I am a clinical microbiologist and a College of American Pathologists (CAP) accreditation inspector with 20 years of experience. I hold a master’s degree in microbiology and immunology in the area of clinical microbiology and have been a laboratory manager for a federal healthcare services agency for a similar timeframe. I have both the training and experience to speak to the professional standard of care with respect to general laboratory tests and specifically with respect to microbial cultures. All of the laboratories I have managed have robust microbiology sections, which routinely handle wound cultures from a variety of anatomic sites and conditions. These include both aerobic and anaerobic bacterial cultures as well as fungal cultures. Since these are dependent upon the growth of microorganisms and their identification via various biochemical tests, there is obviously a delay in reporting microbiological studies. This does not in any fashion lessen the duty of both the provider and the laboratory to seek the identification and susceptibility in a timely fashion and with the highest possible accuracy and quality. It does add a complicating factor in that due to the potential delay in reporting, laboratories must use tools (manual or electronic case logs or culture reports) to maintain visibility on all cultures in their care.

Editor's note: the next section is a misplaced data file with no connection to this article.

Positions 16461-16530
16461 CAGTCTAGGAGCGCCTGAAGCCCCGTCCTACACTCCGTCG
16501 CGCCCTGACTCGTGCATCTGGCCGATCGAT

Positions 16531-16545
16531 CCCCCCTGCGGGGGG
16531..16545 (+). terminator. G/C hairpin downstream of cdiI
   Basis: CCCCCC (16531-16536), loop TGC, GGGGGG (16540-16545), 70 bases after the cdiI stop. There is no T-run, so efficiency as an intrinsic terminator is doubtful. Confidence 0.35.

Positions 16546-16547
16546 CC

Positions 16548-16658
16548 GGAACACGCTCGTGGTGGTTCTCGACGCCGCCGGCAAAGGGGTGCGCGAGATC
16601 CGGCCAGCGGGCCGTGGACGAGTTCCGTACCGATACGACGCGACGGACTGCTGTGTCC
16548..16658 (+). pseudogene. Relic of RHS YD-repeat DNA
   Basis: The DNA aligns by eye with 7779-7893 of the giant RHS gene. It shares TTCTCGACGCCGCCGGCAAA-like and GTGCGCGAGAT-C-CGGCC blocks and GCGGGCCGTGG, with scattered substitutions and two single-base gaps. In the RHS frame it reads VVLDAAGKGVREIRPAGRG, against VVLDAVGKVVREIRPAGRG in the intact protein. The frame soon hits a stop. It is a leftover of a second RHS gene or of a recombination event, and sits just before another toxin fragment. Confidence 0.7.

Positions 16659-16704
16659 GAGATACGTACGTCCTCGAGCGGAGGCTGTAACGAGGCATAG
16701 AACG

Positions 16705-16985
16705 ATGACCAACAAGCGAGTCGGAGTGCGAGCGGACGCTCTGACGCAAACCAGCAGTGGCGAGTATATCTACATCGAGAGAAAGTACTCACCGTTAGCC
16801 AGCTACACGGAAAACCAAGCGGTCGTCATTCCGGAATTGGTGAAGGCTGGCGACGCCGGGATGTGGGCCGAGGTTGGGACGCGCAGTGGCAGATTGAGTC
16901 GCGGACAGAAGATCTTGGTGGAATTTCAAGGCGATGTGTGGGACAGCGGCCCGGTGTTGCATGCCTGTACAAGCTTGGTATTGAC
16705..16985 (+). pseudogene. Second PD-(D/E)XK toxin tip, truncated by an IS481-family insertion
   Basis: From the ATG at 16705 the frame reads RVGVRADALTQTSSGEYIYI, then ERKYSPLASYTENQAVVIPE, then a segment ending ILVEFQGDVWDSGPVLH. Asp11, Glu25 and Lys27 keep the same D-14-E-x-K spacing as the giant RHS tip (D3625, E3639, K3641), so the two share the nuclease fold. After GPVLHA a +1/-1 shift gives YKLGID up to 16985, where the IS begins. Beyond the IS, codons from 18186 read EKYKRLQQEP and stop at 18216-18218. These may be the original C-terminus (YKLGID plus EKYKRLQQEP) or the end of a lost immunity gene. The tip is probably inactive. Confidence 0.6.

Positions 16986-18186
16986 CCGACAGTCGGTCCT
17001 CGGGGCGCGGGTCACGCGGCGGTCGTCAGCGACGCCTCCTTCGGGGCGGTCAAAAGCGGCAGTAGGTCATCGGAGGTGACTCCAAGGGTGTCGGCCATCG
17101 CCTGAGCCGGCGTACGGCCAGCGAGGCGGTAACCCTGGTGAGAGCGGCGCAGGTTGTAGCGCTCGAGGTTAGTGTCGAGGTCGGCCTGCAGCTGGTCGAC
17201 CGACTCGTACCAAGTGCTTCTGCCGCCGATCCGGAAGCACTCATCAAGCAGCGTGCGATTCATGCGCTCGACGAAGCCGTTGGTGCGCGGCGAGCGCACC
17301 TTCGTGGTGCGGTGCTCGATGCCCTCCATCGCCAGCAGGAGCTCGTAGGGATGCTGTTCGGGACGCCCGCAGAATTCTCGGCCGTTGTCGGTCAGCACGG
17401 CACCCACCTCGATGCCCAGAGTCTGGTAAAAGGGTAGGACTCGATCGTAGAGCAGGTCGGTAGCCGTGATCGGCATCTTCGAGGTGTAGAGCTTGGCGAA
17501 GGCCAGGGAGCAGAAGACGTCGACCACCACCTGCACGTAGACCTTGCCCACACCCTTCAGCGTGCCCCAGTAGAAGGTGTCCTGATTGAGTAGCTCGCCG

Results reporting is one of the accreditation standards of the College of American Pathologists (CAP) as well as The Joint Commission (TJC) laboratory accreditation programs. There are several different methods of reporting results — a shared electronic medical record (EMR) or laboratory information system (LIS), a separate interface between the laboratory and provider(s), faxed results, emailed results, mailed results or courier distribution. Under the clinical laboratory improvement amendments (CLIA), the laboratory director is responsible for ensuring that results are made available in a clinically relevant timeframe (turn-around time). Measuring the turn-around time is a standard quality metric for laboratories and mandated by both CAP and TJC. Safeguards would include periodic quality reviews of lab result turn-around time using the electronic EMR or LIS, the mandatory provider satisfaction survey, and discussion between the laboratory and the client providing the results. Specifically, if there is a critical (panic) value, the laboratory is also required to separately notify and document contact with the provider on that result. Based upon this summary of the case, it appears to me that identifing pseudomonad in a wound meets these criteria. However, I would need to review their critical value SOP and test list. Finally, the referring provider has a duty to the patient to follow up on ordered testing, either by themselves or by use of a proxy (other provider, nurse, etc). In this way, both parties have a shared responsibility to insure the result is accurately delivered in a timely fashion.